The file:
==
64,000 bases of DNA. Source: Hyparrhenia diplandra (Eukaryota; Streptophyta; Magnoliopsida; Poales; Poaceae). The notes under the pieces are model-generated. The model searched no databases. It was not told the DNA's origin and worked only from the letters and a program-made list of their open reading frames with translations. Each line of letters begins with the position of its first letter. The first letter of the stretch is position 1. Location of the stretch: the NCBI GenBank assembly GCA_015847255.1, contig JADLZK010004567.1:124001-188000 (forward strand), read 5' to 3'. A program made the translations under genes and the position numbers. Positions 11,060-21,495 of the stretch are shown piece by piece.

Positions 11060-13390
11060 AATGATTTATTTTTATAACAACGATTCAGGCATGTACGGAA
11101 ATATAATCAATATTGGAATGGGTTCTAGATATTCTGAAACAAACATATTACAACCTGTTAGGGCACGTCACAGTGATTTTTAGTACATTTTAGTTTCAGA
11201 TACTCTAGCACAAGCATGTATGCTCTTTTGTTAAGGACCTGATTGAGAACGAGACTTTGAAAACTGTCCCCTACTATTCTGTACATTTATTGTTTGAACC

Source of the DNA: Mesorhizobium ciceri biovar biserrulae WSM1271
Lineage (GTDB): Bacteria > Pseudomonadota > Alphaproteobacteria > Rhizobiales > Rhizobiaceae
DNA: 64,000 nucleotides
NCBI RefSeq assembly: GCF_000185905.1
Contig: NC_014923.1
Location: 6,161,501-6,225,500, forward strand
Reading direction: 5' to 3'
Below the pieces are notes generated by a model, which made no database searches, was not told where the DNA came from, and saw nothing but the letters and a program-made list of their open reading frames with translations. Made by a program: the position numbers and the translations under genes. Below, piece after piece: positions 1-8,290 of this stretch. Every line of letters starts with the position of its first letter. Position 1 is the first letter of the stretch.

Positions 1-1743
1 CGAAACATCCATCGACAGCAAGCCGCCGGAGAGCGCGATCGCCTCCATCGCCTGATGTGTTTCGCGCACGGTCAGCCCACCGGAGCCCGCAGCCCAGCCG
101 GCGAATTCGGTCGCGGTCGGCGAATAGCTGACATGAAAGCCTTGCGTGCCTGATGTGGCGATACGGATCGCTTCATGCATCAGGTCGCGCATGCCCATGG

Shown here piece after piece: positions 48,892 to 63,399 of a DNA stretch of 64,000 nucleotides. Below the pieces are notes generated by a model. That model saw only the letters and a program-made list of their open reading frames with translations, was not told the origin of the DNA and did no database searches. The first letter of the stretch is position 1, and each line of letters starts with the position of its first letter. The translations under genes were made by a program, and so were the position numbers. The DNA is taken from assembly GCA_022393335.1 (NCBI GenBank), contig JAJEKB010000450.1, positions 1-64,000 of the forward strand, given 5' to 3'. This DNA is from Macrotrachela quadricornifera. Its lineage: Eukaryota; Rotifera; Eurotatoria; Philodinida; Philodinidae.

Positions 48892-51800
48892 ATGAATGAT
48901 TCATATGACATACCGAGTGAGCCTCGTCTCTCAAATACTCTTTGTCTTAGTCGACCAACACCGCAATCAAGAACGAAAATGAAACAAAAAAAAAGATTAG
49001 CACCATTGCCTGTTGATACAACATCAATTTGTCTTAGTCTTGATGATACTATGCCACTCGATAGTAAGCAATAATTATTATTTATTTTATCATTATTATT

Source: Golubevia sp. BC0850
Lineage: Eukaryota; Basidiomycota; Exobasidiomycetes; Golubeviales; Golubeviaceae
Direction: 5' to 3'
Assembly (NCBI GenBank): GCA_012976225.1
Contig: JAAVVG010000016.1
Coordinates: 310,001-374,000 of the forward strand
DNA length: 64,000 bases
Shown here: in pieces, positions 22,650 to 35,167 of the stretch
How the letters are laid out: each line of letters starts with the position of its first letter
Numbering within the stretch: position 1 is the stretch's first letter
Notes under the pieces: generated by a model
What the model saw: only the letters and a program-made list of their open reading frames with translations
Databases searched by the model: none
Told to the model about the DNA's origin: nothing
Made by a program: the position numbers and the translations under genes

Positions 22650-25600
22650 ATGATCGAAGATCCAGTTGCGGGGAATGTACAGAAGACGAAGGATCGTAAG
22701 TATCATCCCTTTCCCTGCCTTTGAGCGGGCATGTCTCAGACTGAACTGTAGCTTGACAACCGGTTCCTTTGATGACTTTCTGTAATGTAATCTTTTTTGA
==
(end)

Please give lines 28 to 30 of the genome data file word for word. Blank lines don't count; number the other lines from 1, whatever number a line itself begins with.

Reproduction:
DNA length: 64,000 bases
Shown here: in pieces, positions 22,650 to 35,167 of the stretch
How the letters are laid out: each line of letters starts with the position of its first letter